posted on Nov, 7 2012 @ 12:34 PM
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Originally posted by wildespace
The interesting thing is that while we say that electricity flows from a generator, the actual flow is into the generator.


Baloney. If you define the electric current as flow of charge, the generator is simply a part of a closed circuit. One branch has charges moving out, the other same amount of charge moving in. Zero balance.



posted on Nov, 7 2012 @ 01:20 PM
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reply to post by Arbitrageur
 


I take your point, about analogy not being the same as a model, I guess I'm simply too used to models to accept a surrogate. But you are right -- come think of it, it's not immediately clear what the model of the resistance is... So even the Ohm's law is not quite a model. Well it's an empirical law.



posted on Nov, 7 2012 @ 01:33 PM
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reply to post by buddhasystem
 







A hot iron is the best example as because altering the temperature control has the actual result of altering the resistance in the circuit.


This is simply wrong. Temperature control in hot iron (both used for hair, and the pressing iron) is achieved by a thermostat, which is a form of pulse control, i.e. the current is pulsed to keep the temps as the desired level. I thought you'd figure this out because passing a current that big through a variable resistor would cause energy dissipation in that element comparable to the iron itself, or even larger.



If a person operates the Thermostat control they are varying resistance is the Iron electrical circuit.

Power = Voltage x Current
and

Voltage = Current x Resistance


If the Voltage source is constant at the outlet source then the Current is descreased or increased by altering the resistance which is controlled by turning the thermostat control one way or other.

Power = V x I and Power expended in a resistive element is heat.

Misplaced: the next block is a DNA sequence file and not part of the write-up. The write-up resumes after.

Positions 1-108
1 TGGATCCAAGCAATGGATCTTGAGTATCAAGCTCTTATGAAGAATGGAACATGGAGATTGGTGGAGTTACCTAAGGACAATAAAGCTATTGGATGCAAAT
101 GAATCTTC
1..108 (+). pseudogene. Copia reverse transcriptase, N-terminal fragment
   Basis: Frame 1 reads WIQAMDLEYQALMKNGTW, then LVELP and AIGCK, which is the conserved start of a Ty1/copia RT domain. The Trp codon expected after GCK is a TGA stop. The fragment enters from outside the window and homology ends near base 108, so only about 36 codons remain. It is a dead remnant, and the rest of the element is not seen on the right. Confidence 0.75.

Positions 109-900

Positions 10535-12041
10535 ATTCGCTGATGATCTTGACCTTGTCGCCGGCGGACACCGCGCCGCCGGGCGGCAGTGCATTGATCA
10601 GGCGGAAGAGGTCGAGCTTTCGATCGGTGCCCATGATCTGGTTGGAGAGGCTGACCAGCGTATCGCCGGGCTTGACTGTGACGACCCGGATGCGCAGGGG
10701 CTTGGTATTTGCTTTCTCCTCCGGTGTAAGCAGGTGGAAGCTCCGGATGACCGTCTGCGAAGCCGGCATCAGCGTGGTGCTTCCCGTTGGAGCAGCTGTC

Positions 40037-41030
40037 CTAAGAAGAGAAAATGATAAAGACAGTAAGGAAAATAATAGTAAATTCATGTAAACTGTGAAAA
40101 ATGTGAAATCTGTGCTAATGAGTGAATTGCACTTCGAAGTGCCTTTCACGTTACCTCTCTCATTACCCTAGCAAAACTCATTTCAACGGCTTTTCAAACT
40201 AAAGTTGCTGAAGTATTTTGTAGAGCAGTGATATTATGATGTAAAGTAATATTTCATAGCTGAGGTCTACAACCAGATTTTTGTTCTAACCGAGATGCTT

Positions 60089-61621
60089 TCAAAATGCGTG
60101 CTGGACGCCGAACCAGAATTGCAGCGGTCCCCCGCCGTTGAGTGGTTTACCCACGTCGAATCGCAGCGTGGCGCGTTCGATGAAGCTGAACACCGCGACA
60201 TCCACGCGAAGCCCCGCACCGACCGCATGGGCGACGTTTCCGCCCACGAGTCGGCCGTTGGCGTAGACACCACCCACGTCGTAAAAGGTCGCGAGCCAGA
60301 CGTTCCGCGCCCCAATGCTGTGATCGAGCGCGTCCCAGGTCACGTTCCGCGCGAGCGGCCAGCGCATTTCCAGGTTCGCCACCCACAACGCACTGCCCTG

Therefore to increase Heat the either V or I needs to be increased in value.The voltage at the outlet is constant and therefore to increase I then R must be descreased. Or conversly to decrease I then R must be increased.

This phenomenon is explained because Power is also equal to (Current) squared x Resistance. Ill do the maths for you if you want.



edit on 7-11-2012 by AthlonSavage because: (no reason given)



posted on Nov, 7 2012 @ 01:50 PM
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Originally posted by AthlonSavage
If a person operates the Thermostat control they are varying resistance is the Iron electrical circuit.

Power = Voltage x Current
and

Voltage = Current x Resistance


If the Voltage source is constant at the outlet source then the Current is descreased or increased by altering the resistance which is controlled by turning the thermostat control one way or other.

Power = V x I and Power expended in a resistive element is heat.

Therefore to increase Heat the either V or I needs to be increased in value.The voltage at the outlet is constant and therefore to increase I then R must be descreased. Or conversly to decrease I then R must be increased.

This phenomenon is explained because Power is also equal to (Current) squared x Resistance. Ill do the maths for you if you want.